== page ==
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Pakistan has long maintained that peace and stability in Afghanistan can only be achieved through dialogue, reconciliation, and peaceful settlement between the warring parties in the conflict. Pakistan’s top leadership has always emphasized the need for an ‘inclusive political solution’ for sustainable peace in the country. From persuading the Taliban leadership to engage on the negotiating table to the constant emphasis on a broad-based political setup in Afghanistan, Islamabad has always used its leverage over key Afghan stakeholders to work for a peaceful end to the conflict. As evident from the statements of the country’s top political and military leadership, a stable, sovereign, and peaceful Afghanistan is one of Pakistan’s top policy priorities. The latest efforts in this regard – facilitating a peaceful settlement to the conflict, working for an inclusive political framework, and providing critical support to evacuation efforts in the post-US/NATO withdrawal scenario – depict Pakistan’s advocacy for a strong, stable, and independent Afghanistan.

To bring political stability and peace in its western neighborhood, the Government of Pakistan made significant efforts to avert a possible civil war: Pakistan brought the Taliban to the negotiating table and stressed the importance of forming an inclusive political dispensation. After he visited the Shanghai Cooperation Organisation (SCO) Summit, Prime Minister Imran Khan iterated that he had ‘initiated a dialogue with the Taliban for an inclusive Afghan government’ to include other ethnicities. Furthermore, Islamabad has stressed the indispensability of averting a humanitarian crisis in war-torn Afghanistan. For this purpose, diplomatic efforts have been focused on persuading the international community to engage with the Taliban; recognize the new Taliban-led government; and provide financial assistance to avert an economic meltdown. The current policy towards Afghanistan is consistent with Pakistan’s persistent efforts over the last couple of decades to foster close economic cooperation with Kabul, further security relationships, and bridge socio-cultural distances.

In an attempt to enhance the bilateral relationship with Kabul, Pakistan has improved economic cooperation manifested in several trade agreements between the two states such as the Afghanistan-Pakistan Transit Trade Agreement (APTTA) to lower tariffs and further economic integration. Pakistan was Afghanistan’s second major trading partner for exports and third major trading partner for imports in 2019– a landlocked country that relies on its eastern neighbor for access to the sea.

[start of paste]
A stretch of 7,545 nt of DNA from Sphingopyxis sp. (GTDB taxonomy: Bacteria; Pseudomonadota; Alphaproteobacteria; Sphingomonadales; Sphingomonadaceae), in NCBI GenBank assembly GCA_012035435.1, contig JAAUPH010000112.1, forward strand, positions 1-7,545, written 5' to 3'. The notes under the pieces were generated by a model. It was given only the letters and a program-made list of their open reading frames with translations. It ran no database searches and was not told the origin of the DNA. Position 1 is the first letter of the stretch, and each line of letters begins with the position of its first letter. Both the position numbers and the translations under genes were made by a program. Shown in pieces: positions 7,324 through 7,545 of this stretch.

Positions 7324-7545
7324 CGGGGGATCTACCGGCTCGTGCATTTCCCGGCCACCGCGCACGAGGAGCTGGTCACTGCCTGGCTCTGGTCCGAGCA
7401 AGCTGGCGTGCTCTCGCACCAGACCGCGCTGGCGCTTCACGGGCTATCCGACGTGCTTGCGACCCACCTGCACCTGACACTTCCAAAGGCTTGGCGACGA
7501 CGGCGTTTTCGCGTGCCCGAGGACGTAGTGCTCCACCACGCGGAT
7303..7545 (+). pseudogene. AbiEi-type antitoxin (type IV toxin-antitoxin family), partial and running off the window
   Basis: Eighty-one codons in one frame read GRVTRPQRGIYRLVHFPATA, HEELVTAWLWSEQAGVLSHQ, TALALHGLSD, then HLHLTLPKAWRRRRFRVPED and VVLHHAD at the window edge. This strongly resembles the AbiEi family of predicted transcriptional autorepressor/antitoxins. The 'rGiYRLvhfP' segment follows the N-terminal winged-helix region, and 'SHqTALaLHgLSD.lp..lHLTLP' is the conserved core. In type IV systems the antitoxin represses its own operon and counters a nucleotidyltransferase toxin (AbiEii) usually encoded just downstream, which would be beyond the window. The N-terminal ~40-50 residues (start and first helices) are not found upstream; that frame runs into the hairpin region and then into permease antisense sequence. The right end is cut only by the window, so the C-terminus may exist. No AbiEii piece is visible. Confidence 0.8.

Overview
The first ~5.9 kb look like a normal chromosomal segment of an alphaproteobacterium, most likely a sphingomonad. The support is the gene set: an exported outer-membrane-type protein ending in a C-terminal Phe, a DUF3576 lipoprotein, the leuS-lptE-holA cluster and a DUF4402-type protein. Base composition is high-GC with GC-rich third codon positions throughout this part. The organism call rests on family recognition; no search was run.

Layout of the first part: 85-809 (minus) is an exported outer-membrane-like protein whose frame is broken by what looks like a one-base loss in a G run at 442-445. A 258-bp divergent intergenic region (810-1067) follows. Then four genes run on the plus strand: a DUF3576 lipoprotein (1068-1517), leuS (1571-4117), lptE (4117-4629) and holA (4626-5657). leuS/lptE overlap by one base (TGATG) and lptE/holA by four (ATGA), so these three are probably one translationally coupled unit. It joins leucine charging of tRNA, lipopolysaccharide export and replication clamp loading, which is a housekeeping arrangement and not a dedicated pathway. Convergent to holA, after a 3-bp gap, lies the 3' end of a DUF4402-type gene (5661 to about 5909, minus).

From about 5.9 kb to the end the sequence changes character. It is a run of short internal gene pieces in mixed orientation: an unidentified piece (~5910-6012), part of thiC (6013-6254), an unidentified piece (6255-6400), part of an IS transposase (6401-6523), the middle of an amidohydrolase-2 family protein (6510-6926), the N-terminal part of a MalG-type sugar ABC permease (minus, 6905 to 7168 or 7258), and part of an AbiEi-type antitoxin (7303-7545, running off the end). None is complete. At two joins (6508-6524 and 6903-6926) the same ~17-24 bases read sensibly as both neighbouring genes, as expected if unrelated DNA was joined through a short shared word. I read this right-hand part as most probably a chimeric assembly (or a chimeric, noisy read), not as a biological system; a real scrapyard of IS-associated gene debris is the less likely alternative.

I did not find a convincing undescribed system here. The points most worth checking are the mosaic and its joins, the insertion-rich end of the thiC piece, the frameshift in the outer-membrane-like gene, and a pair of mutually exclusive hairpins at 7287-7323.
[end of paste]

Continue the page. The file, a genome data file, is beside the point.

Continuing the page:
Pakistan has also carried out several infrastructure and development projects for reconstruction and rehabilitation efforts in Afghanistan such as the Torkham-Jalalabad road, the Chaman-Kandahar rail link, and the construction of several schools and hospitals.

Cooperation at the intergovernmental level is within the realm of security as well. In 2015, six Afghan Army cadets studied at the Pakistan Military Academy in Abbottabad for 18 months. Intelligence sharing and coordinated intelligence operations across the border increased the level of trust between the two countries in the last decade.

Pakistan has also been host to the largest number of Afghan refugees over the last couple of decades – today, more than 4 million refugees reside in the country. In Islamabad’s view, peace and prosperity in Afghanistan will be the most preferable outcomes of war as Pakistan desires these refugees to return to their homes if stability returns in the war-torn country.

As Afghanistan required human and institutional development assistance, Pakistan also trained hundreds of Afghan officials belonging to different administrative departments. In addition to helping Kabul improve its state institutions, Pakistan provided financial assistance to increase investments and improve commercial links. In the backdrop of Pakistan’s policies to strengthen the Afghan economy while promoting peace and stability, it is not surprising that Islamabad has been pushing the international community to provide financial assistance.

While warning of a huge humanitarian crisis looming over Afghanistan, Pakistan’s premier has urged regional and international powers to ‘strengthen and stabilize the current government, for the sake of the people of Afghanistan.’ In this regard, while stressing the significance of an inclusive government and respect for human rights, Pakistan is advocating resumption of development aid to prevent an economic collapse. Islamabad has stressed that engaging with the new government, unfreezing foreign assets, and resuming financial assistance would ‘incentivize’ the Taliban to form an inclusive political setup and respect human rights and pluralism in Afghan society. Otherwise, ‘a destabilized, chaotic Afghanistan will again become a safe haven for international terrorists, as Prime Minister Imran Khan cautioned the United Nations General Assembly (UNGA) last week. Pakistan has always favored a stable and sovereign Afghanistan and understands that engagement would bring order and stability necessary to lay the foundations of economic prosperity and human development.

Asad Ullah Khan is a senior researcher at Centre for Aerospace & Security Studies (CASS), Islamabad, Pakistan. He can be reached at

Image Source: Truckloads of food aid sent to Afghanistan (2021, September 20). DAWN.

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